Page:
A couple of people emailed me privately and asked how to start an arts group.
Please remember, I am a beginner at this, but am learning. There may be some
more experienced people out there who can help.
Let's review: There is a huge amount of money available for
dance/cultural/community/arts organizations. At this point in time, the
Irish American community is getting virtually none of it, as the culture is
generally not respected in this society as being diverse.
With great persistence, various barriers can be overcome.
My first suggestion would be to go down to your city's arts agency (every
large American/Canadian city has this) and inquire about how to set up a non
profit. It may seem like a lot of work, but most funding is available for
non profits. You may even be able to work yourself into a job. You write
grants full time for your organization. Some organizations go from zero
budgets to a very large budget in a short time.
Anyway, you don't have to make it a full time job. You DO need someone who
has the time to do some groundwork and write up a grant. This is a great
project for someone who is semi-retired or a housewife (or househusband). I
wrote one up in less than an hour. It would also help to network and attend
various meetings about how to start a non-profit.
Look around your local community. See how other communities do it, go look
at the Italian Center, the Japanese Center, etc. You may be amazed, I was,
at how much money goes to ethnic-specific groups. Approximately 10% of the
U.S. GNP goes to nonprofits, does that give you an idea how big a business
Check it out, observe and emulate other community groups. There is also a
large chunk of money called CDBG grants. I am just starting to hear about
these. These are culture-specific grants, and each ethnic group (except
Irish) get a large chunk of this dough. Look around you, don't just drive
by, go into the various ethnic centers and get some ideas.
For example, in San Jose, the Japanese Americans have several blocks in the
downtown area devoted to their culture, complete with memorials to their
history, and a community center, funded by the taxpayers. One of the
services is an ethnic specific progam for the elderly, subsidized by the
taxpayers. The Japanese are one of the highest income groups in the area.
Grants are not given based on need, but rather on advocacy. The Japanese
Americans, to their great credit, have very effectively advocated for their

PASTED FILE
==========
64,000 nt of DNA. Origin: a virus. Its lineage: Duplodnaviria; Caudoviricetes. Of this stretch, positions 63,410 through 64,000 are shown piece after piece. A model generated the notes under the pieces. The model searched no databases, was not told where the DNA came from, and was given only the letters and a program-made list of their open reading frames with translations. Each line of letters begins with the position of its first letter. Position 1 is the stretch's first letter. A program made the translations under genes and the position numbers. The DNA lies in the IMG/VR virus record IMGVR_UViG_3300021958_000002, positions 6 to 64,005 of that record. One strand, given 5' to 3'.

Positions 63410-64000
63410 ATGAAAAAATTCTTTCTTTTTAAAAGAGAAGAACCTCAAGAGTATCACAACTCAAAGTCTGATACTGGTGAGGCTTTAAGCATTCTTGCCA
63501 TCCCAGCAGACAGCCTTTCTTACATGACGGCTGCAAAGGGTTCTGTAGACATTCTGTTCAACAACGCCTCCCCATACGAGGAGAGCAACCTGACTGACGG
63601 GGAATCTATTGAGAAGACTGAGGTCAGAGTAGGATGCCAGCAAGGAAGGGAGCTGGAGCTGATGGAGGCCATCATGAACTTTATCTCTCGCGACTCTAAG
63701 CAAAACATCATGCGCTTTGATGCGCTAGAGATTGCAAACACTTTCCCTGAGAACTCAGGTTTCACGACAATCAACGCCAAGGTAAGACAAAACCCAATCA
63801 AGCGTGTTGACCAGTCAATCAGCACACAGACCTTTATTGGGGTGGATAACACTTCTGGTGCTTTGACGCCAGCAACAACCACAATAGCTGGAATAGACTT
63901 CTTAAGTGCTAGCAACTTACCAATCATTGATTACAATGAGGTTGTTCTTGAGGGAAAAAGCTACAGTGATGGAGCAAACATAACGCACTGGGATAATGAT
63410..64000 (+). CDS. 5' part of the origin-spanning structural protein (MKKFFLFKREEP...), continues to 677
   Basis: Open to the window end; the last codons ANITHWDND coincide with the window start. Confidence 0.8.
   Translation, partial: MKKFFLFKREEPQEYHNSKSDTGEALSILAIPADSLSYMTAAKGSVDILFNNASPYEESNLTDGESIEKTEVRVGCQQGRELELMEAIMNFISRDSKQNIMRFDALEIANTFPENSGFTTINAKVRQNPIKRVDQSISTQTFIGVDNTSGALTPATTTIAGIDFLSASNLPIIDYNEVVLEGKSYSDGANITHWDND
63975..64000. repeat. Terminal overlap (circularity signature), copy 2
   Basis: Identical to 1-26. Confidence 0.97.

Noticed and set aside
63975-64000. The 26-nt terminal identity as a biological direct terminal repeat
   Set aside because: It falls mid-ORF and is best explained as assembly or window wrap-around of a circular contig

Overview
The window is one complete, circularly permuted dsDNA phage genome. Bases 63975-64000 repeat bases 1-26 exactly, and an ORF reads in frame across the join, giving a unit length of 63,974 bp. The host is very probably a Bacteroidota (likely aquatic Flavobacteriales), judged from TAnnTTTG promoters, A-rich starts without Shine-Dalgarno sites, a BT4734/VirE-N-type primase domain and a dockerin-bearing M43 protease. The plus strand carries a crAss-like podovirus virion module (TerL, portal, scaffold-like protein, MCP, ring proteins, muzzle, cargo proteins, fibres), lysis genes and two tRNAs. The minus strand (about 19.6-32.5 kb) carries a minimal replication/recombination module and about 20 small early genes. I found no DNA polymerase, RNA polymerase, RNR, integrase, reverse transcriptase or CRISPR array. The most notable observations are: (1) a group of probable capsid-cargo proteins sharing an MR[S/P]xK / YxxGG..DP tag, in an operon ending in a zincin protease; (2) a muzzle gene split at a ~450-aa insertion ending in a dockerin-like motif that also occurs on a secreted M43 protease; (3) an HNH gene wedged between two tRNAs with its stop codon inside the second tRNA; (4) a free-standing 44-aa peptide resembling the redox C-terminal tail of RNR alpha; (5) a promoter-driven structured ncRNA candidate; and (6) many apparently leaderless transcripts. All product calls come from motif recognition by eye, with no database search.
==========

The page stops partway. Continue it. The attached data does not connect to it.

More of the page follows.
elderly, as well as their young people. Quite a contrast to what the Irish
have done for their elderly.
After you get your nonprofit started and off the ground, you ask your city
council member for some office space. Bingo, you now have an ethnic cultural
center subsidized by the taxpayers.
Check it out, I am a rank beginner at this, still astounded at how much
money is given out on an ethnic specific basis. Let's think positively and
tap into it, to help everyone in the multiculture to be enriched by
P.S. Even United Way gives out a lot of money that is ethnic specific, again
not based on need in many cases. (Sometimes the wealthiest ethnics are the
best at advocating for their own) Look at a breakdown of where the United
Way money goes and you'll see that many ethnic/cultural groups get a part of
it, but not the Irish.
At 05:12 PM 12/10/96 -0500, you wrote:
>In a message dated 12/10/96, Moira wrote:
>>For example, when I tried to get funding for a Celtic dance group, the arts
>>adminstrator argued with me for 20 minutes that the Irish do not have a
>>culture, that they are "white" and not deserving of grants, and that the
>>Irish do not belong in the multiculture.>>>
>My grandmother once told me that when she moved to America, she was told by
>everyone to subdue her accent, forget the old language, and try to blend in.
> She also told me that all of her friends from Ireland did the same thing,
>including not telling their kids anything about their heritage. It was
>enough just to be an American. While I DO feel privileged to be a US
>Citizen, I am saddened by the fact that so many Irish weren't more tenacious
>about holding onto their cultural identity. This is a lesson which we can
>learn from other cultures who immigrate to America. Many of them have
>managed to blend in, without diluting where they came from. And isn't that
>what 'mulit-culturalism' is all about?